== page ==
|Image of Nāgārjuna (c. 150-200 CE)|
In an occurrence of academic small-worldism, I also happen to know the other three authors in this issue.
My article focuses on the 2nd century Indian Buddhist philosopher, Nāgārjuna, and whether he puts forward his own theory of knowledge as he raises issues similar to what Western philosophers have called Agrippa's Trilemma and the problem of the criterion. I argue that he does not develop a positive theory and instead engages in a kind of philosophical therapy, much like the ancient Greek and Roman Pyrrhonian skeptics.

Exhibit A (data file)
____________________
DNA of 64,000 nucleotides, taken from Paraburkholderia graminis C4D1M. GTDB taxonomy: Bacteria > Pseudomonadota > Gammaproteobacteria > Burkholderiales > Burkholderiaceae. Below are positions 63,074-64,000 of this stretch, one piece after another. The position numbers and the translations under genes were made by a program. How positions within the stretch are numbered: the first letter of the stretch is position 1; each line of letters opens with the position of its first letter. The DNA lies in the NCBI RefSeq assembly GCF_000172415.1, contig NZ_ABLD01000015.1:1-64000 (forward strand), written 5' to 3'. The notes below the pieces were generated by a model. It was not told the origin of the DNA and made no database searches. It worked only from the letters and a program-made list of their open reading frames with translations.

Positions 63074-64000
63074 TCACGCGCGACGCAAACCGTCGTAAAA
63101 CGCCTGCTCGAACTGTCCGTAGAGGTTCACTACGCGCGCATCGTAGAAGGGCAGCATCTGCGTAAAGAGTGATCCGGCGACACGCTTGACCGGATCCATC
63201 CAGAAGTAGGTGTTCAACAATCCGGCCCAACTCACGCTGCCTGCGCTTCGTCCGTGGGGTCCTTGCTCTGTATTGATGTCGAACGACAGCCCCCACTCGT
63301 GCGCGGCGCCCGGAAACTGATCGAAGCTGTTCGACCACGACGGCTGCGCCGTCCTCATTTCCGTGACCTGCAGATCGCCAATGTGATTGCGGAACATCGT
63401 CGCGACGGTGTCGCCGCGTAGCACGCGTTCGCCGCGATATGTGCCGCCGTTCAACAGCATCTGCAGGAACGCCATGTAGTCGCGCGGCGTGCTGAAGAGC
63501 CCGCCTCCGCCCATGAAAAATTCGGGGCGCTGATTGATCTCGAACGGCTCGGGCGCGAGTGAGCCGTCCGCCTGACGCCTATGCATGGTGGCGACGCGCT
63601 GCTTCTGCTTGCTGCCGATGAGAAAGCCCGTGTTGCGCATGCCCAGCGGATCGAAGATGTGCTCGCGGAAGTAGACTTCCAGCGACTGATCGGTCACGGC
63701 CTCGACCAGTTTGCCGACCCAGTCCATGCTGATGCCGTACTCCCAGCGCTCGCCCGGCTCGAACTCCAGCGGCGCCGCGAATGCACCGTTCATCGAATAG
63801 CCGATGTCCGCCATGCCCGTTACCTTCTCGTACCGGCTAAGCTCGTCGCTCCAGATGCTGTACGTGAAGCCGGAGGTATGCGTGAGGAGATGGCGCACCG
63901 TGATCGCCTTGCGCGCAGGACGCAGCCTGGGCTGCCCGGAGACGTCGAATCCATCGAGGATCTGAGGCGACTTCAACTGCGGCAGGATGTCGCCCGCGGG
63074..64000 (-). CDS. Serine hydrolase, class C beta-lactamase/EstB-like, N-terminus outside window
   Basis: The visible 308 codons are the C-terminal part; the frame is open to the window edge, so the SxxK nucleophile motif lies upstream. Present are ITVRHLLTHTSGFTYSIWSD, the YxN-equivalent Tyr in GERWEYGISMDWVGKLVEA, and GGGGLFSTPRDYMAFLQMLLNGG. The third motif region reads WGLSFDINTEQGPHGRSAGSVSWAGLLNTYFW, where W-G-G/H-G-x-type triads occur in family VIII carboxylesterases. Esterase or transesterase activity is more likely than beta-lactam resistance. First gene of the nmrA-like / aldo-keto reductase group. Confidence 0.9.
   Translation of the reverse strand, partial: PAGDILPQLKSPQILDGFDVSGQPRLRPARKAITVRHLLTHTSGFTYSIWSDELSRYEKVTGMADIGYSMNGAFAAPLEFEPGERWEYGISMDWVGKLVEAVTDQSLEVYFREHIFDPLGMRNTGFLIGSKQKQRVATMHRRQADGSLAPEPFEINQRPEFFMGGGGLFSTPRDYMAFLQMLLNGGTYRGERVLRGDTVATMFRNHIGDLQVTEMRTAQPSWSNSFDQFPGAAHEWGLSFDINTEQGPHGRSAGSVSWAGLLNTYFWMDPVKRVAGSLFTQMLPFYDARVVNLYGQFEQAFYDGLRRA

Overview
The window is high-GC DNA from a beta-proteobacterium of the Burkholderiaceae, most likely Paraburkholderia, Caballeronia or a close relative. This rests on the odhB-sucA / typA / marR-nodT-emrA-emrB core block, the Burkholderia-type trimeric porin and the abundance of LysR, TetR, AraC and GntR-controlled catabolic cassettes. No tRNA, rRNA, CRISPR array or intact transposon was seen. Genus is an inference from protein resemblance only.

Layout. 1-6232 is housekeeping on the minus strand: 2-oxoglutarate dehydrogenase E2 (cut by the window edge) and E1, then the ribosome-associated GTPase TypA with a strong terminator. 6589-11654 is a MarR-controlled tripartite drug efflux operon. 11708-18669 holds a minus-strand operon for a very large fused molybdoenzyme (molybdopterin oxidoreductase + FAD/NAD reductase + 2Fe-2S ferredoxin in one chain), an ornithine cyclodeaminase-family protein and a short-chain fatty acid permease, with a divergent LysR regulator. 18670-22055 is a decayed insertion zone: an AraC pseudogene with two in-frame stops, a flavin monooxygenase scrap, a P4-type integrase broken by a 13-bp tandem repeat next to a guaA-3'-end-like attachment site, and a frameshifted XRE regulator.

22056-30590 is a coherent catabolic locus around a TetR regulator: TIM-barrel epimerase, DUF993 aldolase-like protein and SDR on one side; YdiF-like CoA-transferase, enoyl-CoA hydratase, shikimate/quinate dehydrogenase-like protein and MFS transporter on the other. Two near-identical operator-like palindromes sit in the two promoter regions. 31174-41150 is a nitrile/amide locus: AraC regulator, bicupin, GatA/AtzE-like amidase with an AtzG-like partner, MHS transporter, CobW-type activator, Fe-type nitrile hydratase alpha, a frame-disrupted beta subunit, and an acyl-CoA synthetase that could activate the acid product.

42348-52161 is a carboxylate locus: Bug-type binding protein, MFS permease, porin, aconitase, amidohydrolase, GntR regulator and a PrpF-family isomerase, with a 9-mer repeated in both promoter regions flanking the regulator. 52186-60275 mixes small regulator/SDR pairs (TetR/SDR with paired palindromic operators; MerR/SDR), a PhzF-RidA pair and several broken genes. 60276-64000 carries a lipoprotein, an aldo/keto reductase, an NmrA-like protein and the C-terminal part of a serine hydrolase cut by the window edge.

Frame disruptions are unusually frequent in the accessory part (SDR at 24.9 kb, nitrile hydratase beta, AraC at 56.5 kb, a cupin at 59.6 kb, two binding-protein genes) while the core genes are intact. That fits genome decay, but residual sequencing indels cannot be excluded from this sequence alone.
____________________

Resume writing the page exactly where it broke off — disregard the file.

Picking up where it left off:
You can read the full abstract and the entire article HERE.